UK startup Copper begins offering custody for NFTs to meet institutional demand

Crypto custodian Copper has quietly started offering custody solutions for non-fungible tokens (NFTs).

A Copper spokesperson told The Block that it launched the product last week, allowing customers to deposit, store and withdraw their NFTs just as they would cryptocurrencies — supported by the London-based startup’s multi-party computation (MPC) technology. Initially, Copper will support ERC-721 and ERC-1155 tokens, they added.

Alex Ryvkin, Copper’s chief product officer, said the move was driven by demand from institutional clients.


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“As this market has rapidly grown, we have seen that an increasing number of our institutional clients are diversifying into NFTs as an asset class and want to house these holdings within their Copper vault,” he said. “With the latest addition of NFTs, clients can streamline management of all their digital assets and store their NFTs as securely as the rest of their assets.”

The NFT space is far less developed and far more retail-dominated than wider crypto markets, but there are tell-tale signs of institutional adoption. In January, market making firm GSR said it planned to begin algorithmically trading NFT collections this year.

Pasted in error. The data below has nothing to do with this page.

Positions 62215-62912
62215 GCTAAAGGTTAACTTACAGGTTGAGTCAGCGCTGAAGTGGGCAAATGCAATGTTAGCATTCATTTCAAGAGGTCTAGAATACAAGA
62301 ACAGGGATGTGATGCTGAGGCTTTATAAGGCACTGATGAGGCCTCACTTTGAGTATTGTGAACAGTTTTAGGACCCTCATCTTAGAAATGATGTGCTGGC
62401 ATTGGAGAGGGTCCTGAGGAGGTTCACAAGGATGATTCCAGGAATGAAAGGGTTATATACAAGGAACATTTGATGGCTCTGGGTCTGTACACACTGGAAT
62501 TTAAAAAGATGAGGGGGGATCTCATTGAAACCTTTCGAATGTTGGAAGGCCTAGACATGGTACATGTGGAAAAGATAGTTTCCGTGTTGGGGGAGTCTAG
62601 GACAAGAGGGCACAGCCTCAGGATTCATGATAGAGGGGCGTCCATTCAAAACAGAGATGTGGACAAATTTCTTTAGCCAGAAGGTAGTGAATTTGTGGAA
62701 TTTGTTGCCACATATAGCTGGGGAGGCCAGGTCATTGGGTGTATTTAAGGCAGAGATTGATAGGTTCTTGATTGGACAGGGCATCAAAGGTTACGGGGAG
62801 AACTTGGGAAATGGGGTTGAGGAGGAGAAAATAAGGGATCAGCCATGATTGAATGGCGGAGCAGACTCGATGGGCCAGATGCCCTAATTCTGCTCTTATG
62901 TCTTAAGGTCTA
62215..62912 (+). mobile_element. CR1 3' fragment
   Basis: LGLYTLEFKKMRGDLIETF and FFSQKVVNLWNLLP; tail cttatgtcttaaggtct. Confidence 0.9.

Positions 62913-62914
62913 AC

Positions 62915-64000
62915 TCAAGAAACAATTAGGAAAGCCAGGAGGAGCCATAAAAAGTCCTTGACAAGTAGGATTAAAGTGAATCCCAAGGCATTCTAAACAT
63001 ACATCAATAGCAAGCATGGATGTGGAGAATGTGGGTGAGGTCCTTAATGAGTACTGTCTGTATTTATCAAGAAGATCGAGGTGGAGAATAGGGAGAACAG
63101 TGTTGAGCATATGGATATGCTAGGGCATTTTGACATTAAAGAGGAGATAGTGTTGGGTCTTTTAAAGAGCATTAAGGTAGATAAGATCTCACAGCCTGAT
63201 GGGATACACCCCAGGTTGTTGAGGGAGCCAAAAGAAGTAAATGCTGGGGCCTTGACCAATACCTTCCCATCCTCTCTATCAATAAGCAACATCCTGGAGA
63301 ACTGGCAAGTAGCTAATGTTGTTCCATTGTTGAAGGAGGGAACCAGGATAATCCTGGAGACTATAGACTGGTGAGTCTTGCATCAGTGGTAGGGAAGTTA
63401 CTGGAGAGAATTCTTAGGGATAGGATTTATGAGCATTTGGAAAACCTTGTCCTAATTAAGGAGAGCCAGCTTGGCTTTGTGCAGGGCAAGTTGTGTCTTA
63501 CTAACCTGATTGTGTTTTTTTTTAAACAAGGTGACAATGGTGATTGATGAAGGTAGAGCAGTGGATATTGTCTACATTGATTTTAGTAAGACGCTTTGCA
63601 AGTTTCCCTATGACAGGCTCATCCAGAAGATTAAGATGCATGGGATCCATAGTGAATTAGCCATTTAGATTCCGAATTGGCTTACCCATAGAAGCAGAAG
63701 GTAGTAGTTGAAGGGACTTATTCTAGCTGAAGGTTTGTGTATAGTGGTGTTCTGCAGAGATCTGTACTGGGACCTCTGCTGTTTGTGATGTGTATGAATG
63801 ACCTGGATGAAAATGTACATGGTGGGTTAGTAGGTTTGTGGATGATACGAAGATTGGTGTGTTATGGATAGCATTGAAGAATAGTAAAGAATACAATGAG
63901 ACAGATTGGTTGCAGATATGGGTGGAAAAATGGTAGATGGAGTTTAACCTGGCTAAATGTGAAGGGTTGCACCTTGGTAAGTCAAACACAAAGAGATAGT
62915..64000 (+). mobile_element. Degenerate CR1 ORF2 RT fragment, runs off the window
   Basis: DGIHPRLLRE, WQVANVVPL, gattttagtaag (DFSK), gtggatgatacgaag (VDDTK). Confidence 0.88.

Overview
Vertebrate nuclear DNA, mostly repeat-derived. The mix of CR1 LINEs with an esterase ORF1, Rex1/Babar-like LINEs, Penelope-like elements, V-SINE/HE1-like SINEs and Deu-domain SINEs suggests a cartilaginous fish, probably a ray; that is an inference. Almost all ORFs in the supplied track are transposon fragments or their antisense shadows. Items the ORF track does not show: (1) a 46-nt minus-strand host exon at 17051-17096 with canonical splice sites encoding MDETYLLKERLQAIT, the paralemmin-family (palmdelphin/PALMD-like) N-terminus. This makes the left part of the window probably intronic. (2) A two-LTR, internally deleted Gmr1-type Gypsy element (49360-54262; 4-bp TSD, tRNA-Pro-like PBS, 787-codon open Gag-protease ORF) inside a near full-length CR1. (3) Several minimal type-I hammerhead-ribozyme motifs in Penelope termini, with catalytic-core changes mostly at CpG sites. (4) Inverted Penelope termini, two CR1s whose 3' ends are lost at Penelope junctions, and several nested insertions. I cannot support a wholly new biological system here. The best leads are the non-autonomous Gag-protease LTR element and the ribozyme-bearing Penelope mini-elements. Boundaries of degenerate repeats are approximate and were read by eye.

The new NFT product comes at a turbulent time for Copper, which has raised more than $80 million from investors including Alan Howard, the hedge fund heavyweight, and is advised by former UK chancellor Philip Hammond.

The company had been pursuing a raise of at least $500 million that would value it in the billions of dollars, but the deal has been slow to close with regulatory issues in the UK reportedly spooking potential investors.  

About Author

Ryan Weeks is deals editor at the The Block, focused on fundraising, M&A and institutional trends in the crypto space, among other things. He is particularly interested in investigative work — so please send tips! Ryan previously worked at Financial News, Dow Jones as a fintech correspondent in London. Prior to that, he wrote for several different publications, including Sifted, AltFi and Wired. Beyond journalism, Ryan is a keen reader and writer. He enjoys all things active, especially running, rugby, climbing and tennis.